International Relations of Global Cities
Credits: 4 ECTS
Cities are emerging as recognised and legitimate actors of the international system and are beginning to have real impact on global governance outcomes. Different factors can explain the emergence of the global city and its challenge regarding the nation-state, which has been the main political actor for centuries. This course will assess the reasons for the empowerment of cities after their long subjugation to the state.
Cities now play a critical role in sustainable development in its different dimensions: economic, social and environmental. The world is increasingly urban–almost 70% of the world’s population will be living in cities by 2050. The first section of the course will show how the unprecedented size and scale of today’s global cities owe their conditions of possibility to a fundamental shift in the character of political order at the level of the international system.
Cities are engines of growth, home to governments, companies, universities and knowledge-based institutions. They concentrate job opportunities, innovation, creativity and culture. And cities, often operating together in transnational networks and connected through new digital technologies, are also the location of possible solutions to challenges related to climate change, exclusion, poverty and security. In this context, cities are increasingly empowered, as decentralisation has slowly evolved worldwide, and project themselves internationally, aiming to advocate for the defense of their interests in the framework of the global agendas or to grasp opportunities for their development such as new investments, headquarters, events or talent, just to put some examples.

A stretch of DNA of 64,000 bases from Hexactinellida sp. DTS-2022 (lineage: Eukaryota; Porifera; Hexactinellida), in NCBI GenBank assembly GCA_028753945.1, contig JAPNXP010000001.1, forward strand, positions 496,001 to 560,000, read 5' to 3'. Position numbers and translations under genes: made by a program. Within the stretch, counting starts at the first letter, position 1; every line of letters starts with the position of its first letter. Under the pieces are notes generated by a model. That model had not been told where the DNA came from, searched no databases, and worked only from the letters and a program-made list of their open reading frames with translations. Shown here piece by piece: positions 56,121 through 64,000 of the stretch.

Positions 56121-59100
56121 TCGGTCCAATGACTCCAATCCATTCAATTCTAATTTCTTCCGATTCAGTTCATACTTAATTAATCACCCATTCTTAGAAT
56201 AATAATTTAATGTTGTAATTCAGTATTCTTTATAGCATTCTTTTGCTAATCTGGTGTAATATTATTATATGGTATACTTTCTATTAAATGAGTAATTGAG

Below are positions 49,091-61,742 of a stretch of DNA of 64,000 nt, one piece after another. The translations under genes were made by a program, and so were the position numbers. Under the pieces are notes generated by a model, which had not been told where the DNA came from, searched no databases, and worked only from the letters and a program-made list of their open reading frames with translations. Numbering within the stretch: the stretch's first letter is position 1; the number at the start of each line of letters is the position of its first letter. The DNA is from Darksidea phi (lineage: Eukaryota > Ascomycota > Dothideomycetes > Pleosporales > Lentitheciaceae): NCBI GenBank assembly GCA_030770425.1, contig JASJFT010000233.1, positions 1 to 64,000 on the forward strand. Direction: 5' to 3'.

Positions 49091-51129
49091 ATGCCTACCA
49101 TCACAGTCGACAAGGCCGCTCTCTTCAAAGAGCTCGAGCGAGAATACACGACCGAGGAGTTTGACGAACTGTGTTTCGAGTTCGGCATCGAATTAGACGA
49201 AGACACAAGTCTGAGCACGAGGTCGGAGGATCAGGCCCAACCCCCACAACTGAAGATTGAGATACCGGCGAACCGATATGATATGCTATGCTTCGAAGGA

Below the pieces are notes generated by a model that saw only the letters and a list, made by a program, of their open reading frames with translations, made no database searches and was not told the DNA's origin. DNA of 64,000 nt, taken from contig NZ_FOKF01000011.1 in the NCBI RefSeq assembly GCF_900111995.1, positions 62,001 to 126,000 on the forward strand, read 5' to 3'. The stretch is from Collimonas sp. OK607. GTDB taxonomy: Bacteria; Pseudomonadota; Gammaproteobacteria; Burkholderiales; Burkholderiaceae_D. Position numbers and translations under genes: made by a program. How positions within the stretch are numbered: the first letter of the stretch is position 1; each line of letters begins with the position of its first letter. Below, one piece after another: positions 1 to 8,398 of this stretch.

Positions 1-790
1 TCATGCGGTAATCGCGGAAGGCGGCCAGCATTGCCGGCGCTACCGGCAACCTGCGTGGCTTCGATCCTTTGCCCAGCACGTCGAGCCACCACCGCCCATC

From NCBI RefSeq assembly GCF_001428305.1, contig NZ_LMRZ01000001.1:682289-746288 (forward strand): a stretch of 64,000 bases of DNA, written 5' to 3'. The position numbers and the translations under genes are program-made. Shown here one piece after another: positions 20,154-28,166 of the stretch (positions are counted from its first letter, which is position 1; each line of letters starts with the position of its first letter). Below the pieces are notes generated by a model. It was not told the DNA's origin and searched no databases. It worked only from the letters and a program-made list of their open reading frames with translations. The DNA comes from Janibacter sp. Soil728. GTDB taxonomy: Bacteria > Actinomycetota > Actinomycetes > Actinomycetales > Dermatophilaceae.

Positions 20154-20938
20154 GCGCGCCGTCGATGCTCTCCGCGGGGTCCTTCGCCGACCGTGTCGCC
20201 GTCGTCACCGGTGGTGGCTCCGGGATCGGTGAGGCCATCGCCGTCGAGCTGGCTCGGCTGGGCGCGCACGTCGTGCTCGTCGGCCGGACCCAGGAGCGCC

The course will illuminate processes that have shaped cities as increasingly important actors at the international level, as well as assess their motivations and the way they are managing their participation in international relations.
Methodology: The course will combine theoretical and practical approaches to the subject. The four lectures by Simon Curtis will provide a theoretical framework to understand the emergence of global cities in the international system and how they are challenging the historical monopole of nation-states. It will also build on the role of cities in the global order. Agustí Fernández de Losada will help students to understand, from a practical perspective, how cities are operating in the global and regional governance systems (UN, EU, etc.), the key role of city networks and how city diplomacy is becoming a fundamental political tool for cities to address some of their main challenges (climate change, the impact of global markets in cities, migrations and refugees, etc.). Finally, Joan Clos, based on his experience as the Mayor of Barcelona and UN Habitat Director, will address two lectures on the main challenges of global cities.
The practical lectures will combine teacher and student presentations as well as work in groups and debates.
Evaluation: Students will have to select a specific subject, make an oral presentation in class and deliver a final analytical paper.